Wednesday , April 14 2021

Prenatal exposure is associated with infantile altered cognitive impairments



Exposure to phthalate, a chemical commonly used in packaging and consumer products, interferes with normal hormonal activity and human and animal studies. Researchers have now found evidence that pregnant women’s exposure to phthalate may be linked to altered cognitive abnormalities in their babies.

Information processing is slower in infants with higher platelet exposure levels than most findings, and men are more likely to be affected by the sequence of information provided by the chemical and the infant.

Reported in the journal Neurobiology, This study is part of the Illinois Child Development Study, which tracks the effects of hormones that interfere with the physical and behavioral development of children from birth to mid-childhood.

Now in its seventh year, hundreds of IKIDS have participated and are exploring the chemical exposure of pregnant women and their children to developmental outcomes. Susan Shunts, a neurobiologist at the University of Illinois at Urbana-Champaign and professor of comparative biology, is the lead researcher in the study. She is a P member of the Beckman Institute for Advanced Science and Technology, which runs the IKIDS program in Illinois.

IKIDS is part of a larger program funded by the National Institutes of Health, the Environmental Impact Program for Child Health Recovery. Monitors the effects of prenatal chemical exposure and maternal psychosocial stress on the growth and development of children over time. We measure many birthmarks, including birth weight and gestational age. By studying the behavior of infants, we assess their cognition. This allows us to take measurements of working memory, attention, and information processing speed. “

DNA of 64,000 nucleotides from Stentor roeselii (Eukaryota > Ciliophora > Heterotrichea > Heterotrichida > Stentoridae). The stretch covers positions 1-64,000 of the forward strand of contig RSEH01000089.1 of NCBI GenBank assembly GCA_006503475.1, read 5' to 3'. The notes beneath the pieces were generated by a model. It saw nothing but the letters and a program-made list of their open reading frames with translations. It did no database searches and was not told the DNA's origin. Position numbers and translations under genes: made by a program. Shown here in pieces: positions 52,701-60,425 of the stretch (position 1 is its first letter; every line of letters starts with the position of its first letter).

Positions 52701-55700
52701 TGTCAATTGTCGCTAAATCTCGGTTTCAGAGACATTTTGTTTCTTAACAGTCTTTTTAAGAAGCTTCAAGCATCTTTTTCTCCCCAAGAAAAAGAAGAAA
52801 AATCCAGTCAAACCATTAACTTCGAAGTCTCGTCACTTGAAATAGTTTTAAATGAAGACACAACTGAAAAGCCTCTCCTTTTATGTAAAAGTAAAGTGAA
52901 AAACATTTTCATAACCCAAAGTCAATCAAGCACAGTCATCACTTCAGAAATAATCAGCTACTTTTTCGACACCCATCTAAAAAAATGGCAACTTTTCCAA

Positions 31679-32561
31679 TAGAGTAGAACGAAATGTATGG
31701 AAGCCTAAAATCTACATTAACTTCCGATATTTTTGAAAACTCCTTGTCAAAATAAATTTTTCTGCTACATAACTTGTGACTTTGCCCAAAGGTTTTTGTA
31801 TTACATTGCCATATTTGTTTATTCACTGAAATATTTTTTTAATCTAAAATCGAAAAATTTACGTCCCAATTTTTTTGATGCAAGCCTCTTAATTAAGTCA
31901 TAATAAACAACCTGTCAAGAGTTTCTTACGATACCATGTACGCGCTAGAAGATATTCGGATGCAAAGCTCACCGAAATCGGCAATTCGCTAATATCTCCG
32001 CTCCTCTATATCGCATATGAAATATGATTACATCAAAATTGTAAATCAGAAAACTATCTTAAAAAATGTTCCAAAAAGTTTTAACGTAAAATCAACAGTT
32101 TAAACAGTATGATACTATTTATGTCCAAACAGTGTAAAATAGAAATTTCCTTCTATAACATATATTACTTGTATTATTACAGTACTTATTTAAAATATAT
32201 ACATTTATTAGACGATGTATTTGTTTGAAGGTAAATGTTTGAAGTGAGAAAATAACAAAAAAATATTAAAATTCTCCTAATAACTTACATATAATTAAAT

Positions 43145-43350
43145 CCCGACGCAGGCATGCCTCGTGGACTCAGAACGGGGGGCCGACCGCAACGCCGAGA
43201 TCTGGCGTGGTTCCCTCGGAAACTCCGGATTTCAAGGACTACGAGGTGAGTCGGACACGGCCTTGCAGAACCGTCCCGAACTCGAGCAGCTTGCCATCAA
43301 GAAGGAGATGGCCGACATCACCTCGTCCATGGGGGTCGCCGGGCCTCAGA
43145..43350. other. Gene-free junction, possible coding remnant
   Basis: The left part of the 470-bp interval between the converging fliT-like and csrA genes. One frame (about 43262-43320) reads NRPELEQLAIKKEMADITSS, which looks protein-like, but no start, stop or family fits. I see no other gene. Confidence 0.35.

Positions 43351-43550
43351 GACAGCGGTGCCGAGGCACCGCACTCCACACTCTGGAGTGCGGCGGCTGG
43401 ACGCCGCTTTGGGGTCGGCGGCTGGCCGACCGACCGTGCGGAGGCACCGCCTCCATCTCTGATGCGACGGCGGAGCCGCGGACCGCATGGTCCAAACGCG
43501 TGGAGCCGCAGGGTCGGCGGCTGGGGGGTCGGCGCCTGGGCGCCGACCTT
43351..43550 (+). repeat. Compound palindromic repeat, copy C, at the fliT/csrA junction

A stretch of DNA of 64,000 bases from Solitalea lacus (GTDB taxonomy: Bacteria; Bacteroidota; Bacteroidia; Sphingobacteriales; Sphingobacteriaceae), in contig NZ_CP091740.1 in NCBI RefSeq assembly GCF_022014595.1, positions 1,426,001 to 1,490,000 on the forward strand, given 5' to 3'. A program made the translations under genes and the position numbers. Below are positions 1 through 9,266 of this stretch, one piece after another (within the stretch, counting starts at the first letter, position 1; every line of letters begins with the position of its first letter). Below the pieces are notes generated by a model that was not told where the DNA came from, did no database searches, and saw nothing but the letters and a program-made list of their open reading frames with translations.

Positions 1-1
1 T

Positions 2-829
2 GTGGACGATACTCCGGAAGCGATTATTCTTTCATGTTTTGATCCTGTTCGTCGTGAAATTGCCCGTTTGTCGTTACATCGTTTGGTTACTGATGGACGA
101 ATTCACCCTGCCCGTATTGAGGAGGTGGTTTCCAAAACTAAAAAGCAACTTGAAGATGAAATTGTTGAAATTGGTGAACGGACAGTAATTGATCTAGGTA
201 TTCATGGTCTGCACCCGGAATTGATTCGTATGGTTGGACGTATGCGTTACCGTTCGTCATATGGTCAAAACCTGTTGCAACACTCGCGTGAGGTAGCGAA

Susan Shunts, a neuroscientist, and Emerita, a professor of comparative biology at Urbana-Champaign University of Illinois at Urbana-Champaign.

The researchers analyzed the metabolism of three phthalates commonly found in urine samples collected regularly from pregnant women. Chemical exposure data were used with the assessment of female infants at 7.5 months of age.

The researchers used a well-established method of understanding the logic of young children to express themselves verbally: babies usually spend a lot of time looking at unfamiliar or unexpected images or events.

In several laboratory experiments, the team used infrared eye trackers to track each baby’s gaze. With the baby sitting on the caregiver’s lap, the researchers first introduced two similar images of the baby ‘s face. Once the baby learned to recognize the face, the researchers showed that the face was paired with an unfamiliar face.

“In repeated trials, half of the 244 infants tested showed that one set of faces was familiar and half learned to recognize a different set of faces,” Shunts said. “By analyzing facial expression time, infants can both determine the speed at which new information is processed and assess their ability to focus.”

This assessment has been linked to slower processing of information in the infants of pregnant women, as well as exposure to most of the palettes assessed, but the prognosis depends on the specific chemical, the sex of the infant, and the group of faces that the infant is familiar with. Male infants, especially mothers, tended to process information slowly if they were exposed to high concentrations of platelets, which interfere with androgenic hormones.

The researchers reported that the specific features of the faces presented to the infants in the familiarization experiments also contributed to the return. Children who were initially exposed to palette, familiar with Set 1’s faces, may experience a slower processing speed than those familiar with Set 1 faces.

Shunts said the findings are confusing, but can often be linked to differences in infant preferences for the two sets’ faces. Familiarity with Set 2 faces may also be an indication that changes in processing speed related to palette exposure are a more sensitive detector.

“Many previous studies on the relationship between pre-exposure to cochlea and cognition have focused on early and middle childhood,” Shunts said. “This new book suggests that some of these associations can be identified long before a child’s life.”

Source:

University of Illinois at Urbana-Champaign

Journal reference:

Dyslevsky, KLC, And others. (2021) Associations of pre-exposure to phthalate with cognitive measurements in infants 7.5 months of age. Neuropsychology. doi.org/10.1016/j.neuro.2021.03.001.


Source link